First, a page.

Having a well-stocked gin cabinet is like having lots of friends, all of them different and for different moods and occasions. Ok, so my gin cabinet already has a lot of ‘friends’. But let’s pretend that it’s empty and that I’m starting from scratch. I thought it would be fun over the next few months to build up my ideal gin cabinet.
Crossbill Gin Small Batch Highland Dry Gin
43.8% abv ~ Scotland
As it is Burn’s Night I thought it would be apt to start with a review of Crossbill Gin, a truly Scottish gin. I love the flavour of juniper and wanted a juniper-forward gin as my anchor gin for the cabinet. Crossbill Gin, named after the bird also native to the Highlands, is a small batch dry gin distilled in the slightly less romantic Glasgow, uniquely distilled from Scottish juniper and rosehip.
Its founder, ginsmith Jonathan Engels, wanted to revive the age-old tradition of using Scottish juniper to make gin. In the 18th Century Scotland exported juniper to Holland for the production of Jenever. With help from the Forestry Commission and Plantlife.org Jonathan has turned this full circle and created a gin made from 100% Scottish juniper berries. He has also created Sumac gin and Pineapple gin liqueur but Crossbill Gin is the original.
I like the simplicity of the bottle. It’s chunky and good to hold and pour. The red of the crossbill bird really stands out on a gin shelf. And I like the wording,
Handcrafted dry gin with fresh Highland Juniper, Rosehip and crystal clear Speyside water
How tempting is that?! Quick where’s my glass?!
Stick your hooter in a Copa glass of Crossbill and you would expect, as there are only two botanicals (yes two!), a real punch of juniper. The pine notes of juniper are there but skillfully balanced by the earthy sweetness of rosehip. I must admit I was a tad disappointed. I was hoping for a Glasgow kiss of juniper. But on second thoughts thankfully the aroma is more subtle and intriguing than that.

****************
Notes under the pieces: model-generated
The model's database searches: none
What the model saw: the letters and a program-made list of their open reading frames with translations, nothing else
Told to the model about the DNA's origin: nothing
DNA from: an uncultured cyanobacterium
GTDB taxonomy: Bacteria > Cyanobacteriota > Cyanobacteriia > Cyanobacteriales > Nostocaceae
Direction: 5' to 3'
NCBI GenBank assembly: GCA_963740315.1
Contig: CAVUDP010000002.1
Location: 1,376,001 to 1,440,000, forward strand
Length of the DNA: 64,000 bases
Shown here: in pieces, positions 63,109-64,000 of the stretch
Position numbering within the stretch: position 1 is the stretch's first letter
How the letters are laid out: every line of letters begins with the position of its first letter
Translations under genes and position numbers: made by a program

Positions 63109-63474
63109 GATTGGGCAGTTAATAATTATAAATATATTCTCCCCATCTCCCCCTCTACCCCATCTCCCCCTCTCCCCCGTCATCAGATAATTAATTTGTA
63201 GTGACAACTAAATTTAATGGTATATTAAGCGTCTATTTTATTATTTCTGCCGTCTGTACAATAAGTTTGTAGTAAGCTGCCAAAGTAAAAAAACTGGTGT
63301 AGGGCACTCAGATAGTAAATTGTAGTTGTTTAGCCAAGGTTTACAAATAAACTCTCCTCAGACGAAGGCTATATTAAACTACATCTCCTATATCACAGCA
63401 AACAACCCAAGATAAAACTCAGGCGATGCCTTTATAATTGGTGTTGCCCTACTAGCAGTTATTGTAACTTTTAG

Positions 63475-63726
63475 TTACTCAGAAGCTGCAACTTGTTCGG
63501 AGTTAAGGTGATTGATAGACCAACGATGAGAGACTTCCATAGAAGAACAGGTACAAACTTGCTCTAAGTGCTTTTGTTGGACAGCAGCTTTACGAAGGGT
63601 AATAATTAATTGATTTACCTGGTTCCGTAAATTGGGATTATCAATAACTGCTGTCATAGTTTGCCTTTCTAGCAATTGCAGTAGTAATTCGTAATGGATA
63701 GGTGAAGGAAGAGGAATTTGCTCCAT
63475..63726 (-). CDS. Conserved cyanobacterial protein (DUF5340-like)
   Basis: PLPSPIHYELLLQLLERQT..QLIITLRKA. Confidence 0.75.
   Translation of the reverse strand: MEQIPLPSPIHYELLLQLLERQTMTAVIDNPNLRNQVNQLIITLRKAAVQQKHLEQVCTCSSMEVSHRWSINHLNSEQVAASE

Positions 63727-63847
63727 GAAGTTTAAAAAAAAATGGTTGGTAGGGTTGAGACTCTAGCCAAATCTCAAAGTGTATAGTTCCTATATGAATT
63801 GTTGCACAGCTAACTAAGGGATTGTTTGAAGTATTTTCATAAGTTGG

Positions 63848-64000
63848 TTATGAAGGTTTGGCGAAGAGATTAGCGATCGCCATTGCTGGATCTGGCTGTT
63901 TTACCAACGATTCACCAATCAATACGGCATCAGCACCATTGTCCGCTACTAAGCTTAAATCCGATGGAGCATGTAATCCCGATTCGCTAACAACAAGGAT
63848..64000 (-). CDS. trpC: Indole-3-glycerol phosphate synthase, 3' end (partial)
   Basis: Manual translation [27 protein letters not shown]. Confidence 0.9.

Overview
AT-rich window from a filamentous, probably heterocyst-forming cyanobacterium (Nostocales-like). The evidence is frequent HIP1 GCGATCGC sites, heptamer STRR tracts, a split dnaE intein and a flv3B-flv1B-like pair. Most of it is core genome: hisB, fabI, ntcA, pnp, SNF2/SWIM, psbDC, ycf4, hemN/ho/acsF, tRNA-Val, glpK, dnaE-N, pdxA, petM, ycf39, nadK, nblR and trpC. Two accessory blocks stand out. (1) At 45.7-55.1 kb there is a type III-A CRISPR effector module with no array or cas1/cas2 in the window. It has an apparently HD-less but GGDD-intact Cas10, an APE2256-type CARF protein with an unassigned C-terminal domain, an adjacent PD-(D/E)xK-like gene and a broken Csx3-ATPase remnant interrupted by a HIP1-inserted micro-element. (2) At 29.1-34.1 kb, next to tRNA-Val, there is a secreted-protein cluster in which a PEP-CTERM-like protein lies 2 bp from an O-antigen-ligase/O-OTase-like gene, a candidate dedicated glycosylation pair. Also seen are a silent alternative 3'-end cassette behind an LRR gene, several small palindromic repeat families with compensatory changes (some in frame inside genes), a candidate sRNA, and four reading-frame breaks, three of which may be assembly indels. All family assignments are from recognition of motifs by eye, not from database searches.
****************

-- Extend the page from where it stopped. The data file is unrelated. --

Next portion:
This is a gentle, quiet gin: the deep thinking introvert among your friends. One for those thoughtful, mellow moods when you want to sit by a fireside and reminisce with a similarly minded friend. It is not a gin for large gatherings. You need to take your time with it. The mouthfeel is soft, full-bodied, almost sensual. The taste is simple and uncomplicated without being flat: juniper and rosehip, rosehip and juniper. There is no noisy vying for your attention by a party of botanicals. This gin is proof that less is definitely more. A most satisfying drink. As a juniper-forward anchor for my gin cabinet, it isn’t quite there. But as a ‘friend’ it is more than welcome and a great start to the cabinet.
Tricky. This is really a sipping gin. Tonic, for me, upsets the delicate balance between the juniper and rosehip. A splash of water perhaps?
Purists will hate this, but a dash of lemonade compliments the sweetness of the rosehip if you’re feeling in a sweet kind of mood. Of course, if you have a favourite mixer to go with this gin then do tell. No need on this occasion for a garnish.
For more information about this quiet Highland gin head on over to their website.